In Part One we built a Philadelphia Derringer from a kit.

Today, we will see how it shoots.

I will also be shooting a Kentucky Percussion Pistol that I built back in the early 1970's.

I have often been asked just how well a black powder pistol will penetrate as compared to a modern smokeless powder pistol.

Today we will also look at that issue.


Black powder is some weird stuff.

It is very easy to ignite and it burns at a very different rate than smokeless powder.

And, it is measured by volume, instead of weight.

Years ago, I made a couple of powder measures, one from a .357 Magnum case for about 30 grains of black powder, and one from a .44 Magnum case, for about 40 grains of black powder.

I also have an adjustable measure that allows any amount of powder to be measured and used.


The ball for these pistols is a .44 caliber ball.

The bore of the pistol measures .45, but we must have enough "slack" to allow the ball to be patched.

We usually think of a .44 ball to be "big", but I was surprised to see that they only weigh 128 grains.

That's pretty light as compared to modern pistols.


I also brought a Colt Cobra and here's how they compare in size.

The Derringer is bigger than some might think.

It is not a tiny pistol.


To start any shooting session with black powder, you should first swab the barrel to make sure it is dry of oil.

Then you snap 1 or 2 percussion caps to clean and dry out the nipple.


Then you pour in the desired amount of powder (by volume)


In this case, I started with a load of 30 grains of FFFg Black Powder.


Then place a greased patch under the ball, and start it in the barrel with the starter.

Then a rod is used to fully seat the ball tightly against the powder charge.

When ready to fire, place a percussion cap on the nipple and you are ready to fire.


This small pistol was made to be used at "across the card table" distances, so that's the range we will shoot at, about 4 or 5 feet.

Here's the shot. Fire and smoke!

Here's the shot. Fire and smoke!​

It penetrated through only one gallon of water for a total of 3 inches of ballistic gelatin at a 2 to 1 ratio. That's not much penetration.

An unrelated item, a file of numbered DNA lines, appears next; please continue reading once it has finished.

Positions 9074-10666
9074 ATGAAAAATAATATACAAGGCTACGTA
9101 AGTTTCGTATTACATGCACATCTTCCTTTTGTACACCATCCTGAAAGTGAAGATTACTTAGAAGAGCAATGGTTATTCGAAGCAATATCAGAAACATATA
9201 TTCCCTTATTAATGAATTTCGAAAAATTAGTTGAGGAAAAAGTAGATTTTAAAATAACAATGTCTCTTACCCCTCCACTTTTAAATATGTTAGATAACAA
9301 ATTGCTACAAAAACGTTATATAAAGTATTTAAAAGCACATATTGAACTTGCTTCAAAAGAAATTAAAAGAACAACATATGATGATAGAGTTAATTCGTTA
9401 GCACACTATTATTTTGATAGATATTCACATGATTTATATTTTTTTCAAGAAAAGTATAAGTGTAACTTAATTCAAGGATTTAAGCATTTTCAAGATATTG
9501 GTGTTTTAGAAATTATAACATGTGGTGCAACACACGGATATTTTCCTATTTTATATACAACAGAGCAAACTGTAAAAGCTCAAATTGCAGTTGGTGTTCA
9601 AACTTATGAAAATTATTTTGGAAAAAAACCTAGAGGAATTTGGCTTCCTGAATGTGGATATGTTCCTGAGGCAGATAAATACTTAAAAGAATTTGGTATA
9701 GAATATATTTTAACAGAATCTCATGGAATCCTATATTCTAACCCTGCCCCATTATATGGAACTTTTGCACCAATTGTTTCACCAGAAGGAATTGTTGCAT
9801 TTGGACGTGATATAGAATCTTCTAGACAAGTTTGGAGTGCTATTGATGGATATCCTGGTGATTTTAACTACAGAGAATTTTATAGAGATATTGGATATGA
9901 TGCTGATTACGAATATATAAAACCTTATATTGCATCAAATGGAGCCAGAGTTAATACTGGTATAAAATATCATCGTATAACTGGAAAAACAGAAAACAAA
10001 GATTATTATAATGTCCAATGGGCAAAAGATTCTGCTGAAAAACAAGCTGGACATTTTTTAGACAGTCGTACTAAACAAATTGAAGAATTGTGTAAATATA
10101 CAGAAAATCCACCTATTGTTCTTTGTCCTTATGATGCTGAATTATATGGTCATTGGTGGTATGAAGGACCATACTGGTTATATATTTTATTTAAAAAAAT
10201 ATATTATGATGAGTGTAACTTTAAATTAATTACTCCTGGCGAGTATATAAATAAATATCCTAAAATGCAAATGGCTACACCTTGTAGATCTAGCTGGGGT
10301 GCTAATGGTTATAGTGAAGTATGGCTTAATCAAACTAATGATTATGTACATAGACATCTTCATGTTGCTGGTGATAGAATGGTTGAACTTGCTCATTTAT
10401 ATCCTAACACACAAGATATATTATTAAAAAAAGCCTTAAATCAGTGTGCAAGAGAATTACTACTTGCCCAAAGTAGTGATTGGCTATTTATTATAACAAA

The ball was so unaffected, I could have shot it again.


Black powder gains velocity as a function of the amount of powder and the length of the barrel.

So let's try a longer barreled pistol and more powder.

Here I am loading 40 grains of FFFg powder into the Kentucky pistol.

Here I am loading 40 grains of FFFg powder into the Kentucky pistol.​

Let's see what it will do. Stand and deliver!


Fire and Smoke!

Fire and Smoke!​

It penetrated 4 jugs, or 12 inches equivalent in BG.


Notice how the hole seals back up and very little water pours out.

It ended up in the 4th jug.


Let's see what a modern day equivalent would do.

We will shoot a 150 grain Round Nose Lead .38 Special out of the snub nose.


It penetrated into the 5th jug, but didn't make much of a hole, just like the ball.

It did, however, turn sideways and make a bigger hole than the round balls did.


I wonder how accurate the Derringer would be at across-the-table distance?


I aimed for the bottom mark and the shot went 6 or 7 inches high and left.


Well, before we quit, let's try a maximum load of 40 grains of FFFg in the Derringer.


It penetrated 4 jugs, much to our surprise.

Here it is in the last jug.



  1. With a standard load, the Derringer was a weak sister of a pistol. It would not penetrate enough to reach vital organs.
  2. With a hot load, it penetrated as well as a longer barreled pistol and reached the required 12 inches of penetration.
  3. A modern .38 Special, even with a very poor load of a RNL bullet, out performed the black powder pistol.
  4. The .44 caliber lead balls did not expand at all and just punched a .44 caliber hole right through the jugs.
  5. Cleaning up the nasty black powder fouling ain't much fun.
But one thing for sure... It's fun to shoot stuff.